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A Season for Mangoes by Regina Hanson
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A Season for Mangoes

by Regina Hanson

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A child dealing with the death of her nana and her family's old traditions to honor her Nana.

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Pierce College Library System
  E.V. | Jun 13, 2016 |
Sareen, a young girl in Jamaica, is attending her first “sit-up,” a wake for her beloved Nana who has died. In Jamaican tradition, a ghost, or “duppy” stays for nine nights after death. On the ninth night, friends and family hold a “sit-up” to entertain the ghost so it will leave and find peace. In the note at the end of this book, the author writes that while wake customs have changed over time, Jamaican children still love “duppy stories” – especially because they honor the person who has died and affirm their lives. Between stories the celebrants feast on traditional foods, like curried goat and boiled green bananas.

Sareen wants to tell stories about her nana, but she is afraid she will burst into tears. Or maybe worse, what if when she tries to speak, no sound comes out of her mouth?

In the end, Sareen finds the courage from her love, and manages to tell her story of trying to find the sweetest mango for her sick nana. Happy she could participate, she joins in the dance at sunrise to see her nana off to her rest.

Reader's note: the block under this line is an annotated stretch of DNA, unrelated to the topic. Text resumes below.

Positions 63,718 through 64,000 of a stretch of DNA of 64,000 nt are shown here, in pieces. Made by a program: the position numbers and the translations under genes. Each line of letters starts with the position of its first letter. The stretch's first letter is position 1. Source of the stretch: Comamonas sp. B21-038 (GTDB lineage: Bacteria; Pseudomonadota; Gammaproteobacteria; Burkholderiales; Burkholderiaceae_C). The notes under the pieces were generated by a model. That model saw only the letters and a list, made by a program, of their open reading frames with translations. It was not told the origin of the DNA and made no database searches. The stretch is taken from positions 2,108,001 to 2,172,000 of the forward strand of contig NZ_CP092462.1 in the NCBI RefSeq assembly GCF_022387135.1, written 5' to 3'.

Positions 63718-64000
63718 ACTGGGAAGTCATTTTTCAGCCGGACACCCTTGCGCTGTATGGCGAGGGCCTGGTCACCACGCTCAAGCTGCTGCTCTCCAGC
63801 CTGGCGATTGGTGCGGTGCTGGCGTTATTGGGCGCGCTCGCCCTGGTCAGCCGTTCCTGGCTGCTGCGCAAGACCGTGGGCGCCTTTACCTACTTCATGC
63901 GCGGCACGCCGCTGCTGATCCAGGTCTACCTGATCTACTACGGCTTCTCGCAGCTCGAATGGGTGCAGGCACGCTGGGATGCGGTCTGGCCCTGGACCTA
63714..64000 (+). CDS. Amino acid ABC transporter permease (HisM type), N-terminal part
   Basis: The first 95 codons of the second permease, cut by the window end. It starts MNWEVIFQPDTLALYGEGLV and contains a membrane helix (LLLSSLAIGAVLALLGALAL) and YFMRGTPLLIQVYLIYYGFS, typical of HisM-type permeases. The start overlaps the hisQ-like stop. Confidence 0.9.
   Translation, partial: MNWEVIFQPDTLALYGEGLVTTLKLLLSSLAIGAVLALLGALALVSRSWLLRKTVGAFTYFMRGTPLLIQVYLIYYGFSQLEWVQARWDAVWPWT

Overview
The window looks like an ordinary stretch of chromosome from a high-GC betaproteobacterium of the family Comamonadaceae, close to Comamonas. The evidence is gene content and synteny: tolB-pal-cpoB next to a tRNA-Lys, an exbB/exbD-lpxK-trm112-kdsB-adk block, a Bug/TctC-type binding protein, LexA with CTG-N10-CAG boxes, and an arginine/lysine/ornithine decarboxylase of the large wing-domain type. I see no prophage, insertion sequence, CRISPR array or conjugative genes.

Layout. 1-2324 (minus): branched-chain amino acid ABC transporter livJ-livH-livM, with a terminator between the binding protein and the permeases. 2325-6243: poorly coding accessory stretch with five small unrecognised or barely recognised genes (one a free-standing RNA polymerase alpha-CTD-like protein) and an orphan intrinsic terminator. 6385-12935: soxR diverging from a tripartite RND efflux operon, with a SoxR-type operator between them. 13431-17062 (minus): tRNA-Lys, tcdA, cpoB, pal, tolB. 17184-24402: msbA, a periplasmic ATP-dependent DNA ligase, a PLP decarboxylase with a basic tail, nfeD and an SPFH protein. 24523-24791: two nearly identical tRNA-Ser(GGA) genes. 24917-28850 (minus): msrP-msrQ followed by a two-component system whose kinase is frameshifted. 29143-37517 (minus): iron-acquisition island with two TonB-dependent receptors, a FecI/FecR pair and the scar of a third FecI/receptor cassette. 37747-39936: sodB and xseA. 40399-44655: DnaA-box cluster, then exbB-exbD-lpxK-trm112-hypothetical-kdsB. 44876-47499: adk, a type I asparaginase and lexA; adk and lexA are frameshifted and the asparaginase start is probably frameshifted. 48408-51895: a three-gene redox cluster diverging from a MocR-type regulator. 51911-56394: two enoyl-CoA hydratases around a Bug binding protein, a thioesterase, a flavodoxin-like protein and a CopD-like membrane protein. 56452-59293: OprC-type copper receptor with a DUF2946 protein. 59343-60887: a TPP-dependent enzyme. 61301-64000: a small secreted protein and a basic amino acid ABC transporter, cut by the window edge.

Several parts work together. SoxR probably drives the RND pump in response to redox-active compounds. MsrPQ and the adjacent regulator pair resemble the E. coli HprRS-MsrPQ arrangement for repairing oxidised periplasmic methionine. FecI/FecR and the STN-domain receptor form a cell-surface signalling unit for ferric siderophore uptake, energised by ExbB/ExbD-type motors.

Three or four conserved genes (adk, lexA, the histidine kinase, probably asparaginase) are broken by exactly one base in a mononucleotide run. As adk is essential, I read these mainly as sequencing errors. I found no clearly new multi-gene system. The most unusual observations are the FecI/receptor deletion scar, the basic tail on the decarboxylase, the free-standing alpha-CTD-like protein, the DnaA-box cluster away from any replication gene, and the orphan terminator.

Evaluation: This heartwarming story, illustrated with portrait-like pictures by the talented Eric Velasquez, is a good way to show children how to deal with death, while simultaneously teaching about the people and customs of Jamaica. ( )
  nbmars | Jun 8, 2012 |
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Amazon.com Product Description (ISBN 061815972X, Hardcover)

Sareen is attending her first sit-up, a Jamaican tradition that celebrates the life of a loved one who has died. The whole village has come to share memories of Sareen’s Nana. Sareen wants to tell her stories of Nana’s last mango season and their search for the perfect mango, but she’s afraid the words won’t come or that she’ll begin to cry. It’s only when Sareen faces her fear that she realizes it’s not the sadness of Nana’s death that she’ll remember best but the joy of Nana’s life.

Set amid the rich culture and lush scenery of Jamaica, this moving book offers the hope of rediscovering joy after a loss and pays tribute to the remarkable power of story: to touch, to connect, and to heal.

(retrieved from Amazon Thu, 12 Mar 2015 18:25:22 -0400)

In Jamaica, Sareen is concerned about participating in her first sit-up, a celebration of the life of her recently deceased grandmother, but discovers that sharing her stories of Nana's passion for mangoes helps lift the sadness.

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